People in today’s time know that any information they want is just a foot away from them in a small rectangular piece of machine. This also helps to reduce the burden of human memory systems and keeps us tension-free. 

However, what this is doing is keep most information in the short-term end since our long-term memory section is no longer needed as we have our digital devices that can store any information and help us look it up at will. 

What digital amnesia also does is keep us from learning a new skill. These days there is a quicker decay of information leading to the long-term memory system staying empty as information is not recalled enough for it to enter it in the first place. 

But everything might not be as murky as it seems and there could be some ways to cure or work out of this ‘digital amnesia’. 

Read More: Digital Hyperactivity Or Cell Phone Addiction Can Be Equated To ‘Murder’

How To Cure Digital Amnesia?

#1. Pause Before Picking Up Google

One thing that can help with curing digital amnesia is taking a minute before using Google to solve all the problems. 

If there is a question try to use your own memory and figure out the answer from there, same goes for simple mathematical calculations or remembering some fact about a person. 

Spend a couple of minutes doing that and only once this is done then pick up Google to get any more extra information you might need. 

#2. Write Things Down

The act of writing something down actually allows you to remember that matter much better than if you are typing it or just reading it on a screen.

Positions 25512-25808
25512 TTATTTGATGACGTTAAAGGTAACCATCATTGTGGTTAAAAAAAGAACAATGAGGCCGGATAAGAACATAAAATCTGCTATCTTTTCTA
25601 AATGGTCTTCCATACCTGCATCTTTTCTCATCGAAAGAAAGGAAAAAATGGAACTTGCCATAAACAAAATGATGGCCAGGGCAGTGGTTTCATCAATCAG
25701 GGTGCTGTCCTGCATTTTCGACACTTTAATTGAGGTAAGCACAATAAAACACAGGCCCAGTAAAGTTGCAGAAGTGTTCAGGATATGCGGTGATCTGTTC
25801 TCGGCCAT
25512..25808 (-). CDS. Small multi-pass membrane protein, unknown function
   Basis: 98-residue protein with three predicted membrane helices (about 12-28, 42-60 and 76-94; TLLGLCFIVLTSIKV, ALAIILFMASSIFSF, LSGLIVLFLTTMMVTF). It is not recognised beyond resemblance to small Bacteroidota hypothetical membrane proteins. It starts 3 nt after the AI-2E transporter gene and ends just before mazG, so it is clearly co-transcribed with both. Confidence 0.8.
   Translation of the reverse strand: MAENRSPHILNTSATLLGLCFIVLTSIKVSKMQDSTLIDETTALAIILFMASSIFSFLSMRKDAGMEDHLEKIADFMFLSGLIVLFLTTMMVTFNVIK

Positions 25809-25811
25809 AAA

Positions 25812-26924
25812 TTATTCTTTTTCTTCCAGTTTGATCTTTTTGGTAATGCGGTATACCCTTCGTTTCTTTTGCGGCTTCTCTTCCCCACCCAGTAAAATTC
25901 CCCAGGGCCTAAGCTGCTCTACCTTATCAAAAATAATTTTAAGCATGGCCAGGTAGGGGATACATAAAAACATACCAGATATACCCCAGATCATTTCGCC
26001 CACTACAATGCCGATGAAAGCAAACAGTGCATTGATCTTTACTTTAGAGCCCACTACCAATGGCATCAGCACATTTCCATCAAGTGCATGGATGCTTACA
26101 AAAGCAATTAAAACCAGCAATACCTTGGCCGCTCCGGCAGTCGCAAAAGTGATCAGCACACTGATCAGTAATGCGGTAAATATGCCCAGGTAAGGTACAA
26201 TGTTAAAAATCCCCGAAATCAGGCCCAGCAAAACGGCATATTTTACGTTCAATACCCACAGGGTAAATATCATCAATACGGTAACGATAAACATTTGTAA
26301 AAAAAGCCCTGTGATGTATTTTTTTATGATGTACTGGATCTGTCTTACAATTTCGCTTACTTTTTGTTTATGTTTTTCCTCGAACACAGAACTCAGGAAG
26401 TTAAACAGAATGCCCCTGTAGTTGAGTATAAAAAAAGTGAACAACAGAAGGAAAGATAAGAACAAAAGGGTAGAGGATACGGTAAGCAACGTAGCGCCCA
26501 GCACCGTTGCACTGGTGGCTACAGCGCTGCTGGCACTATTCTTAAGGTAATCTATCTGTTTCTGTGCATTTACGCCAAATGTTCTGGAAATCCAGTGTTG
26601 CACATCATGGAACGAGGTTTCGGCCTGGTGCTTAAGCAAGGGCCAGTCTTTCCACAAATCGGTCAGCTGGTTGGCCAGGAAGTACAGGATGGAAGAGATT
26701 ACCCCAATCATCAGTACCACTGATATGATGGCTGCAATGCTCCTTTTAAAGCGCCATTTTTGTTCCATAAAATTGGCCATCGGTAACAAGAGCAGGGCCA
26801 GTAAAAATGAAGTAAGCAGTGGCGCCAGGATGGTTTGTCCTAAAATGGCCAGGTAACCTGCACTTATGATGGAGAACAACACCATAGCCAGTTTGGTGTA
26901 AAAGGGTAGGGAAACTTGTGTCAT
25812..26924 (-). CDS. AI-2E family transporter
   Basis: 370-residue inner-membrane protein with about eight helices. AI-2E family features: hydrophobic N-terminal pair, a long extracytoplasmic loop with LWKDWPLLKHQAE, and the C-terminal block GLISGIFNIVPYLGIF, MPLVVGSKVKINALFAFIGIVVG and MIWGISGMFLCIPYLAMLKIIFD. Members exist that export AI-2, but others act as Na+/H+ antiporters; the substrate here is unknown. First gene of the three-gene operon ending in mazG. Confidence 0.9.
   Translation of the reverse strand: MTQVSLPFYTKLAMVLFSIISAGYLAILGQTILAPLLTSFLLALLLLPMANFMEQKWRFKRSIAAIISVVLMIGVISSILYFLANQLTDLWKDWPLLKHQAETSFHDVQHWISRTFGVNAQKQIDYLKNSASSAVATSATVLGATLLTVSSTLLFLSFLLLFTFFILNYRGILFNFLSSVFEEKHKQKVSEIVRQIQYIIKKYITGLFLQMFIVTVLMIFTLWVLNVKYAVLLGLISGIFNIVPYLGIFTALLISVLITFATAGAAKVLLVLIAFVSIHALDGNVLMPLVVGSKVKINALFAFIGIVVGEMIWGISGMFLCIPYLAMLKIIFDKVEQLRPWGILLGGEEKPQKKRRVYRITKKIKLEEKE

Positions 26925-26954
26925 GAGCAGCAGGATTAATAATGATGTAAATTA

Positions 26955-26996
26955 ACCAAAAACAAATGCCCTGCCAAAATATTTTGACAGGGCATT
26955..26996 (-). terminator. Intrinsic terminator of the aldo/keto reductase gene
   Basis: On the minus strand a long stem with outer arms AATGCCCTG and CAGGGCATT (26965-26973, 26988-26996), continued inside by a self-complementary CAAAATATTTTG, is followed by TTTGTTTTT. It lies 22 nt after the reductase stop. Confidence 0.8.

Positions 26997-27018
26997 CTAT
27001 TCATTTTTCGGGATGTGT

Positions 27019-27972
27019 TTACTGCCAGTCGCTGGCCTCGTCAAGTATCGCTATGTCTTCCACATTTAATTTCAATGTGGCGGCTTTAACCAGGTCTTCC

When reading you often tend to skip over the boring parts and only the highlighted or important keywords catch your attention. 

So for things like contacts, passwords, or even small tasks, etc. try to write them in a notebook instead of using your phone. 

#3. Learn To Anticipate Your Reminders Ahead Of Time

Okay, so there is nothing wrong with setting some alarms or reminders for important tasks. But a good tip here is to anticipate them ahead of time. 

So from the time you set them up, start noticing the time left to the reminder, notice the clock or count the hours left etc. 

#4. Use Airplane Mode

If you want to go on a digital detox, you can simply put your phone on airplane mode, this will ensure that you cannot use any internet or be distracted by notifications, calls, messages.

This would allow you to better concentrate on whatever task you are doing. 

#5. Type In Phone Numbers Instead Of Using Contacts

To remember phone numbers a good trick would be to type in the whole number when making a call instead of simply selecting the contact. 

Now, you can just keep this for close friends, selected relatives, family members, and emergency contacts. 

This will help to retain the numbers better and in case of a crisis where you don’t have your phone and have to either use someone else’s or a public phone, at least you won’t be standing there with a blank mind. 

Image Credits: Google Images

Sources: Tech Times, Times of India

Find the blogger @chirali_08